Syringomyelia: symptoms, causes and treatment

Syringomyelia: symptoms

Many conditions or disorders are related to abnormalities in the flow of spinal fluid and the appearance of cysts or malformations in the spinal cord. In addition, on many occasions these are asymptomatic and imperceptible, which means that they continue to develop without the person being aware of it.

One of these disorders affecting the spine is syringomyelia , a disorder that, although at the beginning it does not show any clinical picture, can cause major motor and sensory complications.

What is syringomyelia?

The disease known as syringomyelia is an organic condition that causes the appearance of a cyst located inside the spinal cord . This lump which is filled with a watery fluid is known as a syrinx.

This disease develops gradually, so that the syrinx gradually increases in size, expanding within the spinal cord and causing great damage to the center of the spinal cord. Because the cord is connected to the nerves that control the extremities, syringomyelia tends to cause pain, weakness and stiffness in the extremities, back and shoulders .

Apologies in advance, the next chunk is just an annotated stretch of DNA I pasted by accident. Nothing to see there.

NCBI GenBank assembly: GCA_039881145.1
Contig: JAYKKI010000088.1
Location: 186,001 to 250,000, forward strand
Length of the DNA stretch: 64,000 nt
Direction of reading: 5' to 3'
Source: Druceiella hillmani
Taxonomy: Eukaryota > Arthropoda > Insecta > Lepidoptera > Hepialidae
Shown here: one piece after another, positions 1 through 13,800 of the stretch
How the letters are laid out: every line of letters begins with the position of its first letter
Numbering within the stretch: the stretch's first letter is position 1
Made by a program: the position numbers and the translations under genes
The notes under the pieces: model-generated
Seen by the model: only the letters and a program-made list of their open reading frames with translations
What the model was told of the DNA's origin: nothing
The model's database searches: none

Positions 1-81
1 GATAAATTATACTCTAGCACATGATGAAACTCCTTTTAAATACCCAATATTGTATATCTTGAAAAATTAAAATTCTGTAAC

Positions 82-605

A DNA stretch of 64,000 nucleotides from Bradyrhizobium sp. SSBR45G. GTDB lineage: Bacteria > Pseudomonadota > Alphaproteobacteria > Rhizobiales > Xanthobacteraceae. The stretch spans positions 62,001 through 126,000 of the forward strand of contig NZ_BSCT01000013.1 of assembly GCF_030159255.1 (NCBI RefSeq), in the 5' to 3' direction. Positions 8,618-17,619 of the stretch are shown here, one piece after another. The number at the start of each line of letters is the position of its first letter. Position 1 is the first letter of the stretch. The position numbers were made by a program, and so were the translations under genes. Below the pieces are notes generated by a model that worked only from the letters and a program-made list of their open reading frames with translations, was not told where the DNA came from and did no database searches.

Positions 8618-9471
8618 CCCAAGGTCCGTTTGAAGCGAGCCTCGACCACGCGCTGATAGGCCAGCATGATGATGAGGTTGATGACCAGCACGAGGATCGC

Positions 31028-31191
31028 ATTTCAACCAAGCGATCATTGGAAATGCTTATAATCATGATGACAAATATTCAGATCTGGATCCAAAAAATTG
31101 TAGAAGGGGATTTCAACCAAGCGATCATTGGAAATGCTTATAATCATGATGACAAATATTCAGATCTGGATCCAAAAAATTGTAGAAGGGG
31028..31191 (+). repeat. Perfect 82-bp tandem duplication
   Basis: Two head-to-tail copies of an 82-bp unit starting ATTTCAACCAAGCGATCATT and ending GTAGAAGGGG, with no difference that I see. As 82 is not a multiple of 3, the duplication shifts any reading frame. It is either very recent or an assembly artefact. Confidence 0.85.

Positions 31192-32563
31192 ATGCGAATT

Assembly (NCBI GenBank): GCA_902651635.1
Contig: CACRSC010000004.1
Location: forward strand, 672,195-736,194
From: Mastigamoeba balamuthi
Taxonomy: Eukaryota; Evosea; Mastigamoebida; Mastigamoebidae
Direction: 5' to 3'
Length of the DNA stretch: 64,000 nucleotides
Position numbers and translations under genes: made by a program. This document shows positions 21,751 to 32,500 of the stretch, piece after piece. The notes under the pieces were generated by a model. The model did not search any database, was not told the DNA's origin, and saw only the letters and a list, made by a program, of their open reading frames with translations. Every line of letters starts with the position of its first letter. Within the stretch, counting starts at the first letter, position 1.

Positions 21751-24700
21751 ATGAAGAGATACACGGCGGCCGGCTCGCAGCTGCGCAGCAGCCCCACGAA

In addition, people who suffer from it also often suffer from other symptoms such as severe headaches or sensory symptoms such as impaired thermal perception. However, the symptoms can be very varied and affect patients in many different ways, even not generating any kind of symptom.

The germ or reason for the appearance of this type of cyst is related to several factors. The most common of these is the appearance of an abnormality known as Chiari malformation, a malformation that causes the brain tissue to protrude into the spinal canal . Other causes of syringomyelia may also be the appearance of tumour masses in the spine, or a lesion or inflammation of the spine.

The incidence of syringomyelia has traditionally been quite difficult to estimate because it shares many symptoms with other diseases, making it difficult to diagnose. However, thanks to the advance of diagnostic tests using neuroimaging, its detection has been improved.